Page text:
It isn’t an ‘advanced’ directive, it is an ‘advance’ directive. That’s right, ‘advance’ as in ‘before’. And just like you plan what to pack in advance of your vacation, you should plan what sorts of medical treatment you would want before you need it. After all, there is a good chance that when the time comes, you won’t be able to tell people yourself.

If you are on life support, you won’t be able to tell the doctor whether or not you want to be kept alive with machines doing all the work. You won’t be able to tell the doctor whether or not you want to be fed through a feeding tube when there is no chance of you ever waking up. And you won’t be able to tell the doctor that you want pain killers, even if that means that you might die a little sooner.

That’s what the ‘advance directive’ is all about.

Remember that case in Florida where the woman’s husband and her parents went to court fighting over whether or not she should be kept alive by mechanical means, even after her brain function had totally stopped? The people who loved her the most spent a lot of time (and a lot of money) fighting over what she would have wanted.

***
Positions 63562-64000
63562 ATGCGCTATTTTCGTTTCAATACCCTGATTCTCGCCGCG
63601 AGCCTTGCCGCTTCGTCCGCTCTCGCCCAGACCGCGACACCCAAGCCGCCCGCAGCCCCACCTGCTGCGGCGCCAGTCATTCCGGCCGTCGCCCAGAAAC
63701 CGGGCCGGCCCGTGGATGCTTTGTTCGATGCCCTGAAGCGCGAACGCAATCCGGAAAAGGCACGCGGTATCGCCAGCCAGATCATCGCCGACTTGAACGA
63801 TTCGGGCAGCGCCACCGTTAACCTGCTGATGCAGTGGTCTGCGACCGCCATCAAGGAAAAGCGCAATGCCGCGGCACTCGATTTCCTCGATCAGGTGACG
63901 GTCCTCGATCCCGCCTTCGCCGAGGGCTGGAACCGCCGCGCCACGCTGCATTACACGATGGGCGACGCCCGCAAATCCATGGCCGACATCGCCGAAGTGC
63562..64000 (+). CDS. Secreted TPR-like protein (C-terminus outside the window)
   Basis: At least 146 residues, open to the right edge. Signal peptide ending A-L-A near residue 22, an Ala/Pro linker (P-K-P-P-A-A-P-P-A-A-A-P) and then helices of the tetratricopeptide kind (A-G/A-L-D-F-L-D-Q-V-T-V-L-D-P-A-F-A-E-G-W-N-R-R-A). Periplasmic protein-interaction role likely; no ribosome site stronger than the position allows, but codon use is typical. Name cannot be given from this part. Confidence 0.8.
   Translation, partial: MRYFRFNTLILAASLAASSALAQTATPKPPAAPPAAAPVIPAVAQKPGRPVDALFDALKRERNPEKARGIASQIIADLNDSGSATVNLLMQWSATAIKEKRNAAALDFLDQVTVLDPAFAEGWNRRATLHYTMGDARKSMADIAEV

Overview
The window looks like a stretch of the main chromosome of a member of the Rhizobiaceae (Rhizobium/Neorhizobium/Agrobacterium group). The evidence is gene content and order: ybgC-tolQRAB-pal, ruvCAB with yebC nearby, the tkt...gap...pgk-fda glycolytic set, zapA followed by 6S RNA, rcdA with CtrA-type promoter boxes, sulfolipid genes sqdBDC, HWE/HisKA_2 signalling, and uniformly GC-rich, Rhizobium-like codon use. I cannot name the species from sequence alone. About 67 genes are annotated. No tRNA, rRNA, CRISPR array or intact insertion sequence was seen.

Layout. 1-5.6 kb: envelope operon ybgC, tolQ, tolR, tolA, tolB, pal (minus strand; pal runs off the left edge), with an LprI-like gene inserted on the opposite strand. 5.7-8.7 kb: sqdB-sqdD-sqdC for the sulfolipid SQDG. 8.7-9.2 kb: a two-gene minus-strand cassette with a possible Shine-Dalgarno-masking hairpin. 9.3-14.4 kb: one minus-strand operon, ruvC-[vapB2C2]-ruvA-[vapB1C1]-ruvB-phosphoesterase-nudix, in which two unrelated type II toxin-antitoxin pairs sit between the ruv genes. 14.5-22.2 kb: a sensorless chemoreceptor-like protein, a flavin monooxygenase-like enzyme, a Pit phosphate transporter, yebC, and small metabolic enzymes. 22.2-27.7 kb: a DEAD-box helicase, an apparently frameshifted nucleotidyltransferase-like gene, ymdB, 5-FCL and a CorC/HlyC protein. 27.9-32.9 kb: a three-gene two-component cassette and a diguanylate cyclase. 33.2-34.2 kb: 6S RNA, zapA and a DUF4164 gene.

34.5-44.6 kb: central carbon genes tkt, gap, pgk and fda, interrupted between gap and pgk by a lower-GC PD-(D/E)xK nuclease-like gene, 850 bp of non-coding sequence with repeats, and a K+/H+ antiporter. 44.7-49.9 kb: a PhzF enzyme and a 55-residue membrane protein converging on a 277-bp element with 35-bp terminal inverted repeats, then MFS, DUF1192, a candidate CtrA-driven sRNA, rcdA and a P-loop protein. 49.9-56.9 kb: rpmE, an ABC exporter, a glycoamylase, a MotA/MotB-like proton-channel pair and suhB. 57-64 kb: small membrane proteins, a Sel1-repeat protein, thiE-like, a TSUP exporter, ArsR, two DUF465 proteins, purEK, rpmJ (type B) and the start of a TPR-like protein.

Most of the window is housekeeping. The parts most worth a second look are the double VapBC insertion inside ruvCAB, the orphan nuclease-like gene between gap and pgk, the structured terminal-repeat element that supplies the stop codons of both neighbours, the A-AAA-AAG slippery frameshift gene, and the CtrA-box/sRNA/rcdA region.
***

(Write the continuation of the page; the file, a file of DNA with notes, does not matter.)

It would have been much easier on everyone if she had written an ‘advance directive’ to let people know what she really wanted.

It’s a nice thing to do for our loved ones. If we are in the position to need this directive, the people we love are probably already in a very emotional state. And that’s not a good time to have to make these decisions.

It is much better to make these decisions before the time comes. In Advance of when the decision is needed.

That way, you can be sure that everyone understands your wishes. There is no problem with how one person thought you might want to proceed, because you are telling them what you want. You are making sure that your wishes are heard.

Yes, I think everyone should have an advance directive to tell the people we love how we want them to proceed. It is so much easier for them to follow our wishes when we have taken the time and effort to make sure those wishes are in writing.